LDKL: Local Deep Kernel Learning

Suraj JainCijo JosePrasoon GoyalManik Varma


There has been an explosion in the size of modern day training sets with the advent of big data, cheap crowdsourcing and other techniques for gathering labelled information efficiently. This presents a significant challenge for non-linear SVMs since their cost of prediction can grow linearly with the size of the training set. Thus, even though non-linear SVMs have defined the state-of-the-art on multiple benchmark tasks, their use in real world applications remains limited.

We develop a Local Deep Kernel Learning (LDKL) technique [1] for efficient non-linear SVM prediction while maintaining classification accuracy above an acceptable threshold. LDKL learns a tree-based primal feature embedding which is high dimensional and sparse. Primal based classification decouples prediction costs from the number of support vectors and the size of the training set and LDKL’s tree-structured features efficiently encode non-linearities while speeding up prediction exponentially over the state-of-the-art. We develop routines for optimizing over the space of tree-structured features and efficiently scale to problems with more than half a million training points. Experiments on benchmark data sets reveal that LDKL can reduce prediction costs by more than three orders of magnitude in some cases with a moderate sacrifice in classification accuracy as compared to RBF-SVMs. Furthermore, LDKL can achieve better classification accuracies over leading methods for speeding up non-linear SVM prediction. In particular, LDKL is significantly better than kernel approximation techniques, such as Random Fourier Features [2,3] and Nyström [4,5], as it focusses on the decision boundary rather than modeling the kernel everywhere in space. LDKL can also be much faster than reduced set methods [6,7,8] as its tree-structured features can be computed in logarithmic time.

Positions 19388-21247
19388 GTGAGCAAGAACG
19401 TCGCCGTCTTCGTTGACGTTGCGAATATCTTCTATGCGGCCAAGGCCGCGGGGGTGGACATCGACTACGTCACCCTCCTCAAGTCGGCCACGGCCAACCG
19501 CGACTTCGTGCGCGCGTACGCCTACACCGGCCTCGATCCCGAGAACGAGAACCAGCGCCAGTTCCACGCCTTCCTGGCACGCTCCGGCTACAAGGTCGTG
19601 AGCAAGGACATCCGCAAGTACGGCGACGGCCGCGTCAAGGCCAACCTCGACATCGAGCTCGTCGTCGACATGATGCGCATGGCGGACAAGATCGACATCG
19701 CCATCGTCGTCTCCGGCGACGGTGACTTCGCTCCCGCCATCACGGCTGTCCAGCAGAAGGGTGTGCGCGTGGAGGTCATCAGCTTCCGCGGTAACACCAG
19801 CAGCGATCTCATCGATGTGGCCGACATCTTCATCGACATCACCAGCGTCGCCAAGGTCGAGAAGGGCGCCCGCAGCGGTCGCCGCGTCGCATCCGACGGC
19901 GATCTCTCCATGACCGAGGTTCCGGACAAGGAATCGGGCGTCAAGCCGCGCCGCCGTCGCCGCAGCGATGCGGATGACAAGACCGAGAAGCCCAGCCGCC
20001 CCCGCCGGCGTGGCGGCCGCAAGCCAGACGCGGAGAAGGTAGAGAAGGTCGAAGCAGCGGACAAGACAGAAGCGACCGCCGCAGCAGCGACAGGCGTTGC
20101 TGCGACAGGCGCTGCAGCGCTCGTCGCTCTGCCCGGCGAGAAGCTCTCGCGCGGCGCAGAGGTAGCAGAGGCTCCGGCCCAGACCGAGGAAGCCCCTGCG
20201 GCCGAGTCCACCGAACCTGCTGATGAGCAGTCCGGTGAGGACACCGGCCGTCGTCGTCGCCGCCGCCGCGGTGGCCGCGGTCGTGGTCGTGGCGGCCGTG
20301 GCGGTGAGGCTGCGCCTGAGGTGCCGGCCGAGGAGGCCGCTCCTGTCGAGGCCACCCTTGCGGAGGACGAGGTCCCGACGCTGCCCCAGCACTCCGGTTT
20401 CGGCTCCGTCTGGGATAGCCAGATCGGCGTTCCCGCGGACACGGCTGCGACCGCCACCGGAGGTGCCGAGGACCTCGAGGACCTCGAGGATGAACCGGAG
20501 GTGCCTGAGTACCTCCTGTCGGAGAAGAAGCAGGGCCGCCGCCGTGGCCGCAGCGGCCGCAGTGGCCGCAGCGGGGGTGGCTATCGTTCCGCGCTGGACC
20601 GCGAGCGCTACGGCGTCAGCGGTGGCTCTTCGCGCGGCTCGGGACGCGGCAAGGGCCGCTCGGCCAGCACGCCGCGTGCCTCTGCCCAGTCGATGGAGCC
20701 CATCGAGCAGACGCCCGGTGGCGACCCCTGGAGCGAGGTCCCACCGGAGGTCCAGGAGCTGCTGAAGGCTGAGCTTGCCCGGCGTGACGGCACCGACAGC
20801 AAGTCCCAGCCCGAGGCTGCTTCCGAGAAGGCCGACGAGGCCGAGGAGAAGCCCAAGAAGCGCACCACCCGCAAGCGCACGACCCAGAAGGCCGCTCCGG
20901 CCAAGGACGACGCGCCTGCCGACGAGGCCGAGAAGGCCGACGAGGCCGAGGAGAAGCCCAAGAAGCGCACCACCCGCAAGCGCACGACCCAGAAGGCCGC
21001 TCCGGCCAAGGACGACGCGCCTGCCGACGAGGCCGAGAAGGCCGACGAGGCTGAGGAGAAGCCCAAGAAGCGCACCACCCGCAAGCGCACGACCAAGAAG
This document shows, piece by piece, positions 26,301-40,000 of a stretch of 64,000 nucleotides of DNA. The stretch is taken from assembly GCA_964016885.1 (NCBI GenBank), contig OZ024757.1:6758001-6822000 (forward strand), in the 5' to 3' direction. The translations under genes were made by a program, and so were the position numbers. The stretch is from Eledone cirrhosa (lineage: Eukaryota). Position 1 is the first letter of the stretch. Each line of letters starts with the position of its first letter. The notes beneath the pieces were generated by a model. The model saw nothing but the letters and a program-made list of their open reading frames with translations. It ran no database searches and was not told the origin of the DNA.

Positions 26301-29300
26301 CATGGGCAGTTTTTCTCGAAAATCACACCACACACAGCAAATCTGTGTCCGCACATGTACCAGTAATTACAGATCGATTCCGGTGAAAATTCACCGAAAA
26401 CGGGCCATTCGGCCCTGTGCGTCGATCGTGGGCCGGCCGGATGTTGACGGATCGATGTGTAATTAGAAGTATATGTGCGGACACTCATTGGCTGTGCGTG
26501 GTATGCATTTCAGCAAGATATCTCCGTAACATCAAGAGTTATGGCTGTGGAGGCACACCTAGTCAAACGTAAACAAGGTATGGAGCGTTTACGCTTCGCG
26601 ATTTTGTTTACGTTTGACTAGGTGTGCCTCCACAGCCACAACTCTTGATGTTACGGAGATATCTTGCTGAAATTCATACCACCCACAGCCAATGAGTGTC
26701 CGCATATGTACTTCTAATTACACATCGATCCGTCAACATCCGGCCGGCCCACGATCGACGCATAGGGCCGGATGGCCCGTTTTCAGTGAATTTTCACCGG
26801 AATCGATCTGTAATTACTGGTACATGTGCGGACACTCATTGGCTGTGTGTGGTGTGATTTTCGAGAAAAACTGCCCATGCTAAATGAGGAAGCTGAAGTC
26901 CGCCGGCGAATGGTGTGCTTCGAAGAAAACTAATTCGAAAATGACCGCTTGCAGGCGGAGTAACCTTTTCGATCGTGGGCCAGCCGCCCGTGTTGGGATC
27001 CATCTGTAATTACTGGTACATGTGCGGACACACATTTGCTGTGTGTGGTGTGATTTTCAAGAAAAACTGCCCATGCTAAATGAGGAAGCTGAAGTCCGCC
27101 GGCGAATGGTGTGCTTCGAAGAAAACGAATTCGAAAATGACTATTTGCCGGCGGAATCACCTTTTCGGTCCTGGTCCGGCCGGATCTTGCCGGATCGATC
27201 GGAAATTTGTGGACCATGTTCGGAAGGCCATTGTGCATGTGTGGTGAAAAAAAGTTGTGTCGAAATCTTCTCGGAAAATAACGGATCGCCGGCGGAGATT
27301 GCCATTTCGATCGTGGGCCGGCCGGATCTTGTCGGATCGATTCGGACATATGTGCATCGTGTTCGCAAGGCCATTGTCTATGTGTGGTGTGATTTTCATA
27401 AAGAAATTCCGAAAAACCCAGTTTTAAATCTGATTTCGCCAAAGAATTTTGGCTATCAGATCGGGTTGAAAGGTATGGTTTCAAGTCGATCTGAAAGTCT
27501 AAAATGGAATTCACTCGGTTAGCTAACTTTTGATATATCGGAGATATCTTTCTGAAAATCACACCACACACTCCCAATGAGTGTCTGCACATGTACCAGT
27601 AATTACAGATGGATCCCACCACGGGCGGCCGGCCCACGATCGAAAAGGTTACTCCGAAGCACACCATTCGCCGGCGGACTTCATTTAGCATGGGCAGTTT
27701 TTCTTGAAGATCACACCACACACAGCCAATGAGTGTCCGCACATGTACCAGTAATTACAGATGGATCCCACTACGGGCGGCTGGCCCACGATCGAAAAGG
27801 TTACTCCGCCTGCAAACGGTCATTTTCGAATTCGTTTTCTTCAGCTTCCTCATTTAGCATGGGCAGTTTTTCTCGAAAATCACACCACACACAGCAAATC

We've made slight modifications to the LDKL implementation so the results reported below are slightly better than those reported in our ICML 2013 paper.

Data Set Classification Accuracy (%) Training Time (Minutes) Prediction Time (Normalized) Prediction Speedup over RBF-SVM

Banana 59.18 90.30 89.53 0.00067 0.01017 1481.81 32.12 46.13
CIFAR 69.16 81.62 75.89 1283.68 0.278 38094.48 5.37 7081.60
CoverType 76.27 91.87 90.03 1369.96 7.99 229418 16.67 13757.95
IJCNN 92.20 98.68 98.31 0.45 0.09 6684.53 12.24 546.00
Letter 73.08 98.10 96.02 0.43 2.2 11020 33.29 330.98
Magic04 79.08 86.65 86.19 0.17 0.047 9489.79 13.26 709.92
MNIST 87.90 97.45 97.28 39.12 1.376 12130.98 9.37 1294.42
USPS 83.65 96.96 95.63 0.75 0.09 3375 8.15 413.79
RCV1 93.18 - 95.27 - 0.5 - 1.18 -
MNIST 8Million 79.24 - 98.01 - 65.21 - 1.16 -

Note that the actual prediction times have been normalized by dividing by a linear SVM's prediction time. This gives a sense of how much slower a method is as compared to a linear SVM and is somewhat robust to the actual hardware configuration on which the predictions were carried out.
Table 1: A comparison of LDKL's and RBF-SVM's classification accuracies and prediction times.

Figure 1: Plots of prediction time versus prediction accuracy for state-of-the-art methods for speeding up non-linear SVM prediction. LDKL can have significantly higher classification accuracies as compared to the other methods for a given prediction cost. A method's curve not appearing in the plot for a given data set indicates that, for the given prediction cost range, the methods performance was worse than that of a linear SVM.

Figure 2: Bar charts of prediction accuracy for a fixed prediction cost.

LDKL's classification accuracies are,by and large, within a percent or two of the RBF-SVM's while its prediction time can be two to four orders of magnitude lower. All our experiments were carried out on a single core of a 2.67 GHz Intel Xeon processor with 8GB of RAM.